Return on Investment (Spring 2011 Trust Magazine)

Source Organization: The Pew Charitable Trusts


08/05/2011 - THE ENVIRONMENT

Success for Caribbean Effort
The Campaign to End Overfishing in the Southeast recently won a major victory with a decision made by the Caribbean Fishery Management Council. The organization unanimously approved new rules to establish annual catch limits and accountability measures, such as giving the regional administrator the authority to limit fishing in season, for all 35 species of conch, spiny lobster and finfish that are at critically low population levels. This is a big conservation milestone for a region with the most severe documented overfishing problem in the world. The campaign worked closely with the Virgin Islands Conservation Society to demonstrate support for the new rules from some of the largest hotels and dive shops and from local residents—including schoolchildren who drew pictures to show the Council what healthy fish populations mean to them. An op-ed making the case for the new rules, coauthored by senior policy associate Sera Drevenak, a St. Croix native and the society’s executive director, ran in nearly every paper in the region.



Wild Australia
The Western Australia state government declared four new conservation reserves, covering approximately 1.3 million acres, in the state’s great western woodlands. This region forms the world’s largest intact temperate woodland ecosystem and has significant global conservation value, with many locally endemic species. The Wild Australia program’s active engagement with the state government and the mining interests directly resulted in an increase in the size of these declared reserves and the speed with which the government’s decision was made.




Fish Farming Evaluation
With support from the Lenfest Ocean Program and in collaboration with Pew’s Aquaculture Standards Project, researchers at the University of Victoria in British Columbia produced the first global assessment of the environmental effects of marine fish farming, using the Global Aquaculture Performance Index’s 10 criteria to assess and score environmental impacts. The analysis showed that some of the most economically efficient production practices, such as those used to farm salmon, result in significant environmental degradation at large scales of production.




Ending Overfishing in the South Atlantic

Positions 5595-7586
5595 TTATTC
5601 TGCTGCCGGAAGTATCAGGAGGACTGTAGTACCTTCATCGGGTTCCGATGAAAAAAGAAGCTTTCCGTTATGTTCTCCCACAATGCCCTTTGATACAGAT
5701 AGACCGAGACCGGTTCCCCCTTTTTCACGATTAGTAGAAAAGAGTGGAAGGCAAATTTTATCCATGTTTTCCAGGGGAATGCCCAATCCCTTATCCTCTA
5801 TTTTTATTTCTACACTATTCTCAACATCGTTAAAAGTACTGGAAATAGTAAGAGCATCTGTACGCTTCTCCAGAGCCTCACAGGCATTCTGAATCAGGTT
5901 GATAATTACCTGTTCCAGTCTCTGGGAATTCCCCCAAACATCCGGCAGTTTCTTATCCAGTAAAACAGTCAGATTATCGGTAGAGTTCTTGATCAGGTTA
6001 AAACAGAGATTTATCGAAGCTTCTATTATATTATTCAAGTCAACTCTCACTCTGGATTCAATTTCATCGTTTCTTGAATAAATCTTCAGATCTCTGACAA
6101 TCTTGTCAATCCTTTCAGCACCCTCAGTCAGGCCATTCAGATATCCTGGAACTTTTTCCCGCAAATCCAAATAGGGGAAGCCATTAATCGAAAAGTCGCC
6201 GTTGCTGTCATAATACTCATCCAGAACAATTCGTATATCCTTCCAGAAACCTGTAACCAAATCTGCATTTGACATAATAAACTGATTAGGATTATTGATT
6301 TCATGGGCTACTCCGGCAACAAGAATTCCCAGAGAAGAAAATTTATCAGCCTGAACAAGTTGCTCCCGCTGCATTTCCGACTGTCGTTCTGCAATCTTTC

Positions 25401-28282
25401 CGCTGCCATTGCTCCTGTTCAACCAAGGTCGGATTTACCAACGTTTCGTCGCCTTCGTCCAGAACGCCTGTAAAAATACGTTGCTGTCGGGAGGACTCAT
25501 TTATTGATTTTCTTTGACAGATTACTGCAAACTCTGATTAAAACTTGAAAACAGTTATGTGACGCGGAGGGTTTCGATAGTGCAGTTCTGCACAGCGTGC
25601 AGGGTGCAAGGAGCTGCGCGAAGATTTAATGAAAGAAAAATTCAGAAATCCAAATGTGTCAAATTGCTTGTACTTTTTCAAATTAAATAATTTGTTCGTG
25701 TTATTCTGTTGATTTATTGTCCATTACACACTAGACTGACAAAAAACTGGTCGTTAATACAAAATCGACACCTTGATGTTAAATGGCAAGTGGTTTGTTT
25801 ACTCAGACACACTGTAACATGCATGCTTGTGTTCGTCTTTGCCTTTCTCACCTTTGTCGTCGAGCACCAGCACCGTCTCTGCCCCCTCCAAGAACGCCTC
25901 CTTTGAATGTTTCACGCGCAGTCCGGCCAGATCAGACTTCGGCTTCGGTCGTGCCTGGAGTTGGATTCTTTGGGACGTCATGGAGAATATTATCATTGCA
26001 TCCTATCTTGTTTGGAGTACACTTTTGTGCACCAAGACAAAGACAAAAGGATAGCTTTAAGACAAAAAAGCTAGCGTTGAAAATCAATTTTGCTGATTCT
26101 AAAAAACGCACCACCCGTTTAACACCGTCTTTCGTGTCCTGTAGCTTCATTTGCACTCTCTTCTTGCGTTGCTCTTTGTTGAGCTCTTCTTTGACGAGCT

U.S. Commerce Secretary Gary Locke gave final approval to a plan to rebuild the severely depleted red snapper population. The recovery plan includes a moratorium on fishing for red snapper in federal waters from North Carolina to Florida, and it closes 4,800 square miles of ocean where red snapper are most often caught accidentally as fishermen target other species.




U.S. Arctic Program Report on Oil Spills
The U.S. Arctic Program released a report, Oil Spill Response in the U.S. Arctic Ocean: Unexamined Risks, Unacceptable Consequences. The analysis is the most comprehensive yet on the challenges of preventing and containing spills along the nation’s northernmost coast. It provides a detailed accounting of how oil spill response plans fail to account for the Arctic’s harsh conditions and remote location. To prevent a disaster in Alaska’s Beaufort and Chukchi seas, the Pew Environment Group recommended a number of reforms, including comprehensive research on the Arctic marine environment, tailoring spill response to conditions there and enhanced review and oversight of oil and gas drilling. The report’s release was aimed at providing scientifically sound information to government, industry and the public and at guiding the work of two influential commissions: the National Commission on the BP Deepwater Horizon Oil Spill and the National Ocean Council, both of which are conducting hearings and discussions.




Wilderness on Congress’ Agenda
The Campaign for America’s Wilderness and its conservation advocacy group partners have succeeded in recruiting sponsors from both political parties to introduce 15 bills in Congress, which together will permanently protect as a part of the National Wilderness Protection System nearly 1.9 million acres across California, Colorado, Idaho, Michigan, Montana, New Mexico, Oregon, Tennessee and Washington state. Seven of these measures have been moved to markup after having been the subject of Senate subcommittee hearings. With names like Devil’s Staircase, Sleeping Bear Dunes, the Sapphires, Bull Gulch and the Boulder-White Clouds, the areas in these bills include lush old growth forests, rugged cliffs, extinct volcanoes, towering sand dunes, cascading waterfalls, desert grasslands and colorful wildflower meadows.




Win for Oceans North Canada Campaign
Canadian Environment Minister John Baird announced that Ottawa has begun the formal process of designating Lancaster Sound, a biologically rich region at the eastern entrance to the Northwest Passage, as a national marine conservation area. This announcement was a major step forward for the Oceans North Canada campaign, which has worked closely with Inuit organizations to build substantial public support for what would be the Arctic’s first national marine park.





THE ECONOMY

Analysis Examines Plans for Fiscal Reforms
The Peterson-Pew Commission on Budget Reform released Getting Back in the Black, which recommends that policy makers adopt measures to help stabilize the federal debt by establishing fiscal targets, creating automatic budgetary triggers and increasing the transparency of budgetary information and procedures, an idea advanced in the commission’s first report, Red Ink Rising. The Peterson-Pew Commission, a partnership of the Peter G. Peterson Foundation, Pew and the Committee for a Responsible Federal Budget, has convened preeminent budget experts to make recommendations for how best to improve the nation’s fiscal future.




Energy Subsidies Revealed
Subsidyscope published its examination of government spending in the energy sector, which finds that although the federal role is significant, the amount of money invested in this area is considerably less than other sectors—about $25 billion in fiscal year 2009, or $212 per household. The project also discovered that federal grants to the energy sector quadrupled to over $18 billion in fiscal year 2009, due in large part to stimulus funding under the American Recovery and Reinvestment Act. Likewise, tax expenditures for the energy sector have been growing, with a much larger proportion going to renewable and alternative fuels than fossil fuels.